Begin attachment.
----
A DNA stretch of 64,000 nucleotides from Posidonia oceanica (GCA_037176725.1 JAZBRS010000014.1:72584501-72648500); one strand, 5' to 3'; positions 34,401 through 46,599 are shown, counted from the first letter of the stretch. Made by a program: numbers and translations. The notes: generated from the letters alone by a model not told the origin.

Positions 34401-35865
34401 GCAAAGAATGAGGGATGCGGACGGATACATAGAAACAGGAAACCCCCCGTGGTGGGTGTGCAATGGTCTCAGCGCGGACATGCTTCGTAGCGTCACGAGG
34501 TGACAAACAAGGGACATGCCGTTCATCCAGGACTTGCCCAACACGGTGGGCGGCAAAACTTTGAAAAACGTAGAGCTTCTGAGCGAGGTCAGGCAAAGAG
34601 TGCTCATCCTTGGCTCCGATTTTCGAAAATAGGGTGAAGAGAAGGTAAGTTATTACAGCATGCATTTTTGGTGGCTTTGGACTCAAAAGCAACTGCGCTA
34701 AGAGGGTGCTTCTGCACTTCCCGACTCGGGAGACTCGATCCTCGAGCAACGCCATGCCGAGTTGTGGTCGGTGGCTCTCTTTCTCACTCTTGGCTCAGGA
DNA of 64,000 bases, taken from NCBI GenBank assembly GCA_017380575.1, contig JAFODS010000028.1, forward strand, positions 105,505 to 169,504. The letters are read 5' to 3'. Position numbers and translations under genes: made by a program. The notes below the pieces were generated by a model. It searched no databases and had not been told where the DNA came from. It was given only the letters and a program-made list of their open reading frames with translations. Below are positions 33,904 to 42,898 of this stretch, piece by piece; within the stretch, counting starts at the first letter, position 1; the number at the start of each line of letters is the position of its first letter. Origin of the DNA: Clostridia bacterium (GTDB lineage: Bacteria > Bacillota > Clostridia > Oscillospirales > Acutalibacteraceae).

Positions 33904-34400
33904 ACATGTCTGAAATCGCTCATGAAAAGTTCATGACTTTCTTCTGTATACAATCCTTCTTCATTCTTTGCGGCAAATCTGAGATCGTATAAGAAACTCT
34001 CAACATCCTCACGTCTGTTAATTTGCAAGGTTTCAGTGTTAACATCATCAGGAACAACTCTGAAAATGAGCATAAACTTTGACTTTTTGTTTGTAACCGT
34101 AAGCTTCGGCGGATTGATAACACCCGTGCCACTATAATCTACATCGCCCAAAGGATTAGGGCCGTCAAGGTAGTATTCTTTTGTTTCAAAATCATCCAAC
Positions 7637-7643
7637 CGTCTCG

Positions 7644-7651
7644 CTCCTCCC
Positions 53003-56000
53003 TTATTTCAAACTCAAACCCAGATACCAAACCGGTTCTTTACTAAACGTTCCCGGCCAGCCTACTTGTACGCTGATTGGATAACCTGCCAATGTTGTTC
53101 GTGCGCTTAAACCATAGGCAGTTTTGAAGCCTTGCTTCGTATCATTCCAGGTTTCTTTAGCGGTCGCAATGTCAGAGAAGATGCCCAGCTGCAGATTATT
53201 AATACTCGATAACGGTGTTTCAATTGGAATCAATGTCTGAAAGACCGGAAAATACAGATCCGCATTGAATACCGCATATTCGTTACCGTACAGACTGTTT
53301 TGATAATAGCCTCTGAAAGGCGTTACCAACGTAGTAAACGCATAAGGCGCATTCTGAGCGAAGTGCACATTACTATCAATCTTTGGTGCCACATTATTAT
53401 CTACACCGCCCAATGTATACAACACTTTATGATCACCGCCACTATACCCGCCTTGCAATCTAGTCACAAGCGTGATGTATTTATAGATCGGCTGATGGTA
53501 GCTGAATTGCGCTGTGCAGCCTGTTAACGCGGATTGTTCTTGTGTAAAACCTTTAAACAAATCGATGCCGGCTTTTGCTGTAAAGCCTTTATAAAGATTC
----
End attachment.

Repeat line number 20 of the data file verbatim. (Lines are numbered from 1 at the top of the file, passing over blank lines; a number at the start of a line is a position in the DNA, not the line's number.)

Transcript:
53301 TGATAATAGCCTCTGAAAGGCGTTACCAACGTAGTAAACGCATAAGGCGCATTCTGAGCGAAGTGCACATTACTATCAATCTTTGGTGCCACATTATTAT